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Sunday, August 06, 2017


Maybe they are laughing at us

by Tom Sullivan

People wanted a businessman running the White House. They wanted government to work more like a business. So far the live experiment with the last superpower has been unnerving. Despite possessing some awareness that businessmen can be venal, shady and dishonest, people somehow think those traits mixed with business acumen would make them leaders superior to typical politicians. In fact, what we've seen from the Donald Trump's presidency is a team of grifters with no idea what they have gotten into. Toonces the cat is behind the wheel of the ship of state and it's headed for an iceberg.

Sophia McClennen writes at Salon:

Our nation has long held the notion that businessmen are more skilled and trustworthy than politicians. Public trust in government is at a historic low of 20 percent. Even more shocking, a 2015 Gallup poll showed that the public trusted stockbrokers more than senators.

We can track the legend of the businessman back to the Gilded Age or to Ayn Rand or to Ross Perot, but regardless of its historic origin, the key question is whether the complete and utter disaster that is the Donald Trump administration will finally put an end to the delusion that a business background naturally prepares one to hold public office.

Days before the inauguration, Trump stated, “I could actually run my business and run government at the same time.” On the campaign trail we heard repeatedly that he had skills and training that would help him do a better job as president than our nation had ever seen before. In fact his entire campaign was centered on the idea that his business background would not only be adequate, but would actually be better suited to a successful presidency than political experience.
Perhaps the reason there is so much myth-making surrounding business is the size of the egos that go with the soaring incomes. McClennan writes that Trump's short-lived White House communications director, Anthony “The Mooch” Scaramucci, dropped $100,000 to buy his way into 15 seconds worth of cameo in Oliver Stone's “Wall Street” sequel. Trump's cameo got cut. No doubt because he hadn't paid for it.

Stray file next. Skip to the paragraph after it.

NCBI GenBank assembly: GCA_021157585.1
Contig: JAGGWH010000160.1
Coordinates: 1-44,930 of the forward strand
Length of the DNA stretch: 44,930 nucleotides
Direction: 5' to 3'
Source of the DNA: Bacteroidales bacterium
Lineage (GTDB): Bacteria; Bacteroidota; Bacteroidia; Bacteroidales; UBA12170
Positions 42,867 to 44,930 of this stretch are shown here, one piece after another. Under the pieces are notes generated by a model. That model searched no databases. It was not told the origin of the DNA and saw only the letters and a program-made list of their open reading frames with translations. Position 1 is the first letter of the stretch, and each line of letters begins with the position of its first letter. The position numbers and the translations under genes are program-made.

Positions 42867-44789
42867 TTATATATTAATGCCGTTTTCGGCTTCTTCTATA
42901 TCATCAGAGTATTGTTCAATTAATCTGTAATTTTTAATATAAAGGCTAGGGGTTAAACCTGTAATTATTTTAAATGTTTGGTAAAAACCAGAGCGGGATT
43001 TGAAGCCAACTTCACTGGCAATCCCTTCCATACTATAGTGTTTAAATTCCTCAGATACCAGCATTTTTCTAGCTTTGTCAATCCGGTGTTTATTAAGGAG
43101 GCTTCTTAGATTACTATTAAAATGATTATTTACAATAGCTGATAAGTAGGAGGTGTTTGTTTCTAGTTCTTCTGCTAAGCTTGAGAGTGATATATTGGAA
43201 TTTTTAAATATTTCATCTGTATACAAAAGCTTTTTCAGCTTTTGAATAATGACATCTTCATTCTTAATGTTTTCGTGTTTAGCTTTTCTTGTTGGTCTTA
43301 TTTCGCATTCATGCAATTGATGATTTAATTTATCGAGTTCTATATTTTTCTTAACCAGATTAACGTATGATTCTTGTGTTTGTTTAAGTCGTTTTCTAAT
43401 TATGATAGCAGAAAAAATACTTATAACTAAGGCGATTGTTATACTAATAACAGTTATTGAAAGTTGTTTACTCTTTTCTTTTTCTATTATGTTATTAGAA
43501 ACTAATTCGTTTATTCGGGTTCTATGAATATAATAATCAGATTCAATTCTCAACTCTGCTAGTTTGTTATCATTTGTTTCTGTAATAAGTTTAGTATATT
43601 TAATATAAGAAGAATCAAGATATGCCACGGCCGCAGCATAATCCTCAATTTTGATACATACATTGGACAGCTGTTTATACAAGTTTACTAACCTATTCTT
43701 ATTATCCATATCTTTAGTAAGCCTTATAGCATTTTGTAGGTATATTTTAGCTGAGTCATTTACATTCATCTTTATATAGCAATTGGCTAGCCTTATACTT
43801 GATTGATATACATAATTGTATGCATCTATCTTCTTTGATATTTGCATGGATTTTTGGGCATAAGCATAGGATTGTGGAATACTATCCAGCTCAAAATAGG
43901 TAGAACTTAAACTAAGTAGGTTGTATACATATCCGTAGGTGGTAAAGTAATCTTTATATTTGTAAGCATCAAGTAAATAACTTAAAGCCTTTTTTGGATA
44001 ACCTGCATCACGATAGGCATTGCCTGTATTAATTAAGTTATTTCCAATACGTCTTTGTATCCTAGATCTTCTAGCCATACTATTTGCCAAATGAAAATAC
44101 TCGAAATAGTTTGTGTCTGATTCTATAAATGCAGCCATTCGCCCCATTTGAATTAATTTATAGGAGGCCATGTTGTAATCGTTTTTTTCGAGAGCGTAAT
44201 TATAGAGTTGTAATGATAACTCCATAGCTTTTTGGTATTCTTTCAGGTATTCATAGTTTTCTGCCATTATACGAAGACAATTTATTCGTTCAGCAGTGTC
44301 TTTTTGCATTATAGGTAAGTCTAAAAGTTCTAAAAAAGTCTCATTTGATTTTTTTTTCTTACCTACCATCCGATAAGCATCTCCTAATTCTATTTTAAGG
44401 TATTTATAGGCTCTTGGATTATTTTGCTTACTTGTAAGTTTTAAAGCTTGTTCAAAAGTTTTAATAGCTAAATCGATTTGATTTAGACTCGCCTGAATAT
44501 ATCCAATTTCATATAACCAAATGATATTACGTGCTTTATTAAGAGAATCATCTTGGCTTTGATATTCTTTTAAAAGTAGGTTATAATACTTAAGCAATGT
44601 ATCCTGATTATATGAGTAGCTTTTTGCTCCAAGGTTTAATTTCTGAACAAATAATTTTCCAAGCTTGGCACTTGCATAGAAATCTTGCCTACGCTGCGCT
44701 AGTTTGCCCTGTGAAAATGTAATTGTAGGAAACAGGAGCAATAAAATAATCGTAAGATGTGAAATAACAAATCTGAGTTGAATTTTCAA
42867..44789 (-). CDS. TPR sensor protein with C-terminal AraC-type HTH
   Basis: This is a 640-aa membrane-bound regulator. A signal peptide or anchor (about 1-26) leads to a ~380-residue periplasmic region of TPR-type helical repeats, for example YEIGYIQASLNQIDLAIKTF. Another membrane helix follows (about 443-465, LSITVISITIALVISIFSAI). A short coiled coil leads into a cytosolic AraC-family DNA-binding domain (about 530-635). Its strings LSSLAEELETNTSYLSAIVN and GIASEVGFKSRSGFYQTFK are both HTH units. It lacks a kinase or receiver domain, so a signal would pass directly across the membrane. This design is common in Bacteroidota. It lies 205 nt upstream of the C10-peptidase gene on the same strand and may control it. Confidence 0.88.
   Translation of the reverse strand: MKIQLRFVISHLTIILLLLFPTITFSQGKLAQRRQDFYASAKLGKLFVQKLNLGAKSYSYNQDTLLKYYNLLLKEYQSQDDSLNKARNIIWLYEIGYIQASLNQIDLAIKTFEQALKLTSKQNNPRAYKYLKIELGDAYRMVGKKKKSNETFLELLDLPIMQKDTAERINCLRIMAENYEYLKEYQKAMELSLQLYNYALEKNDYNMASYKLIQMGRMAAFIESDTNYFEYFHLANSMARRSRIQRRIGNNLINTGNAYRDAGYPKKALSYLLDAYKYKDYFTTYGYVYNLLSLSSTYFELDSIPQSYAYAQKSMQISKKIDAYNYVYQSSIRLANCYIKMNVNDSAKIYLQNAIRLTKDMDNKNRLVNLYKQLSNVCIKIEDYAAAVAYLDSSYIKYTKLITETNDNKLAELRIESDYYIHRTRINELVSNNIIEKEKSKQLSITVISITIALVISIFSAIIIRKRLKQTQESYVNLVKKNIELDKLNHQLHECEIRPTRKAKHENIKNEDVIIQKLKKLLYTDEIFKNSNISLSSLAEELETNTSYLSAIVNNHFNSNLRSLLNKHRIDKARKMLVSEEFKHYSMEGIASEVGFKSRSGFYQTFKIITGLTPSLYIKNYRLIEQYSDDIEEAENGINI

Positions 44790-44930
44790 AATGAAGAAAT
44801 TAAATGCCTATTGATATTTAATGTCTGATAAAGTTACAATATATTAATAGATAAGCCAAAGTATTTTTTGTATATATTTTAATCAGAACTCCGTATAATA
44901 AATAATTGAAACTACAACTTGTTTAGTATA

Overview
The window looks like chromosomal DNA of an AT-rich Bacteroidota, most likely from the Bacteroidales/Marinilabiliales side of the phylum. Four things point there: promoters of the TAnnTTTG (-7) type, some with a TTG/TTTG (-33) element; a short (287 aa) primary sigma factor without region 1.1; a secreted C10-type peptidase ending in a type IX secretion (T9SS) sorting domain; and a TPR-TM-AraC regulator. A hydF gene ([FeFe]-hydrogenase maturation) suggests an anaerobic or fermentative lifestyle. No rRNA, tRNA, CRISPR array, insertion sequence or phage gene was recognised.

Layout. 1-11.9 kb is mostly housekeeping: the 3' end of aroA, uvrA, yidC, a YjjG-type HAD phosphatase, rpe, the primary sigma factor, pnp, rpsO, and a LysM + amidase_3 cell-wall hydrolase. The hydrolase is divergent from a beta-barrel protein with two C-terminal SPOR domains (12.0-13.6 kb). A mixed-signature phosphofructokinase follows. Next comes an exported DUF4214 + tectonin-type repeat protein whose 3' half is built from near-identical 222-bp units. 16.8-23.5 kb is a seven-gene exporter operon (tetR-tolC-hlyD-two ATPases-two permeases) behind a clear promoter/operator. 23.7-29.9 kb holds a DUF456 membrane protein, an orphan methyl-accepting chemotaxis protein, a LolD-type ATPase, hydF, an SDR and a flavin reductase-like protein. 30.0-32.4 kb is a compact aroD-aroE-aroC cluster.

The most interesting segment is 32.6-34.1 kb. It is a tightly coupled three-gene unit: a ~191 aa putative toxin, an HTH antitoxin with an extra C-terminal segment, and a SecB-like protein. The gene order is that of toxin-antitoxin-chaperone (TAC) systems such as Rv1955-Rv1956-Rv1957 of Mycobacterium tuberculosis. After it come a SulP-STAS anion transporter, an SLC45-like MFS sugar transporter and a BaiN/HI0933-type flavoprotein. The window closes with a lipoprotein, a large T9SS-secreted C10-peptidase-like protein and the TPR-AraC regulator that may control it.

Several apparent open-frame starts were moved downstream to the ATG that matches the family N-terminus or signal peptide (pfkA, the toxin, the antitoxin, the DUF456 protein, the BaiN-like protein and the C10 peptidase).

Last week's leaked transcripts of Donald Trump's telephone conversations with the leaders of Mexico and Australia probably didn't get the myth-shattering press they deserved. Trump admitted to Mexican President Enrique Peña Nieto that he could not make Mexico pay for his border wall as he boasted for two years but, Enrique, instead of just saying you won't do it, couldn't we both just say “we will work it out”? Trump pleads with him not to say “we will not pay” publicly.

Jorge Guajardo, a veteran Mexican foreign policy expert, told McClatchy, “Everyone I’ve spoken to around the world is laughing.” Another diplomat told Guajardo in a text message, “He’s the opposite of Teddy Roosevelt. He speaks loudly and carries a small stick.”

In Australia too, the head scratching and bemusement was televised after the transcript of Trump's February phone call with Australian Prime Minister Malcolm Turnbull leaked to the Washington Post. Trump, fixated on the danger he believes immigrants pose, wanted to kill an Obama administration deal to take in refugees Australia housed offshore on the islands of Manus and Nauru. He could not grasp that Australia prohibits the entry of any refugees or economic migrants arriving by boat to disincentivize "people smugglers" and prevent drownings at sea. After Turnbull explained that, Trump asked, "What is the thing with boats? Why do you discriminate against boats?"

Bess Levin of Vanity Fair responds to the exchange:

Holy mother of God. Yes, after all that, after the slow talking and the handhold and what might as well have been Turnbull saying things like "Okay, so there's this place called Australia..." Trump didn’t actually “get it” at all. Turnbull, amazingly, did not lose his patience and ask Trump if he was regularly dropped on his head as a child.
Trump is a unique psychological and developmental case, but the hubris is not unique at all. Calling themselves "job creators" is no accident, billionaire Nick Hanauer famously said in a "controversial" TED talk. "It’s a small jump from 'job creator' to 'The Creator'." The notion that people like Trump and his band of "big heads" would make the best political leaders should die as ignominious a death as "job creators" has yet to.

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Request a copy of For The Win, my county-level election mechanics primer, at tom.bluecentury at gmail.